Appendix / Glossary

(for instrument essays from A Christmas Collection)
by Gregg Miner, as part of

Course refers to a set of one, two or three strings tuned and played as a unit representing one note on an instrument. Strings in a course can be tuned in unison or octaves. Example: the mandolin has eight strings arranged in four courses – meaning four pairs of strings, the two strings of each pair being tuned the same and played together as a single “note.”

Frets are all those little metal bars positioned along the neck of a guitar, known as the fretboard or fingerboard. Pressing the strings against the frets with your fingers changes the pitch of the strings to create all the different notes. Some instruments, such as lutes, have gut frets tied around the neck, while others, like the violin, have no frets.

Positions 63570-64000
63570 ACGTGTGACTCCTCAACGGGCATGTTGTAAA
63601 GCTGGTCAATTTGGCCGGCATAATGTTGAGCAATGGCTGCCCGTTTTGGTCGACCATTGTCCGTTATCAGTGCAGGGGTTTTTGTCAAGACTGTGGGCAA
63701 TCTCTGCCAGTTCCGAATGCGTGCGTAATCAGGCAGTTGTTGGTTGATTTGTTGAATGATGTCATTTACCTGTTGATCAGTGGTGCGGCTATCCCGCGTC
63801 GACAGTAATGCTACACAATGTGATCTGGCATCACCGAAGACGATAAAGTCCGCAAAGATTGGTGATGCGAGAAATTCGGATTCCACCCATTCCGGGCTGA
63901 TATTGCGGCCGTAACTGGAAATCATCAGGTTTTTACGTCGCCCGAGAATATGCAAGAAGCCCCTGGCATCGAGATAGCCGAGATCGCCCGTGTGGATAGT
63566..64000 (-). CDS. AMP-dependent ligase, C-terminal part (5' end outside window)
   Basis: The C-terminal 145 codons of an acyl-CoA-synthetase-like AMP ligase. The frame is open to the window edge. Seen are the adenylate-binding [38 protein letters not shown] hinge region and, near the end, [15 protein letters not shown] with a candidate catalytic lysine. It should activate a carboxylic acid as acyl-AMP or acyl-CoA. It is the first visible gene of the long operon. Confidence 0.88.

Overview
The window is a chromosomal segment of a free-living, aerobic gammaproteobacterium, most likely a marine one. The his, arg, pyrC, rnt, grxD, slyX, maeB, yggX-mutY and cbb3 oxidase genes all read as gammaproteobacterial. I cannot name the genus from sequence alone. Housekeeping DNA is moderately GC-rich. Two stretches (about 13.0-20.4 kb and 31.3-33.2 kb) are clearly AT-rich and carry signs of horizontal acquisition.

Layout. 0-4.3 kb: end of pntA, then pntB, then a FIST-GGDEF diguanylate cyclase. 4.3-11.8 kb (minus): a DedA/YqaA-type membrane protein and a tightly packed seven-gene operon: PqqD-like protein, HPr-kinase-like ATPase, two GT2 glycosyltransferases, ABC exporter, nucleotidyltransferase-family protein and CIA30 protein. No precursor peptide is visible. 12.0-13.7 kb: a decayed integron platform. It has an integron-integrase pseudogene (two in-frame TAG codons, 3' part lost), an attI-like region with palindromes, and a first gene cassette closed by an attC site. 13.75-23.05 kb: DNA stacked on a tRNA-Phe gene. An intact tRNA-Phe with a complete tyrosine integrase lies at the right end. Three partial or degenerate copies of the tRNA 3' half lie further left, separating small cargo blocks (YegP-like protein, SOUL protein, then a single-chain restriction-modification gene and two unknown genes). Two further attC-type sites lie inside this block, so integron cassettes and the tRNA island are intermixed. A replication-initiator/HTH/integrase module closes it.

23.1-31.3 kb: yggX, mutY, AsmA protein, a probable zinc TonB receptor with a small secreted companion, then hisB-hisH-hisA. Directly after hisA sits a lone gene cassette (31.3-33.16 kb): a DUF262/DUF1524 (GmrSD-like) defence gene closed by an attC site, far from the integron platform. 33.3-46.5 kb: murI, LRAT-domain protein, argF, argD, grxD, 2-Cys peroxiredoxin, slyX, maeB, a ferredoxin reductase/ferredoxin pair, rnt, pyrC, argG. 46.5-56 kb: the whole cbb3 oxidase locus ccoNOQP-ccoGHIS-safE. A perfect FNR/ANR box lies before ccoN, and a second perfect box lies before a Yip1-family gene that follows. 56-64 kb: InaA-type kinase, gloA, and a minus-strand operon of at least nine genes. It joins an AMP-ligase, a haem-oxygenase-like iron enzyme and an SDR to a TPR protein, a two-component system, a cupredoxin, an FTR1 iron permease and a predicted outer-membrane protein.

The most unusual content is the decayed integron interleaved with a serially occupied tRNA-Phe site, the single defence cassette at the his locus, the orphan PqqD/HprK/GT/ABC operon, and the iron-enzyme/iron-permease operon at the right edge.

When giving tunings, I use the following standard system:
First octave above and including middle c: c’ to b’
Second octave above middle c: c” to b”
First octave below middle c: c to b
Second octave below middle c: C to B
Third octave below middle c: CC to BB

Tunings are given left to right as the instrument’s strings appear in my photos. This is generally low pitch to high. However, it is standard practice to refer to the high string (far right) as the first string of an instrument, counting up to the left. This wasn’t my idea. Example: standard tuning for the guitar would be written: E, A, d, g, b, e’. The first string is e’.


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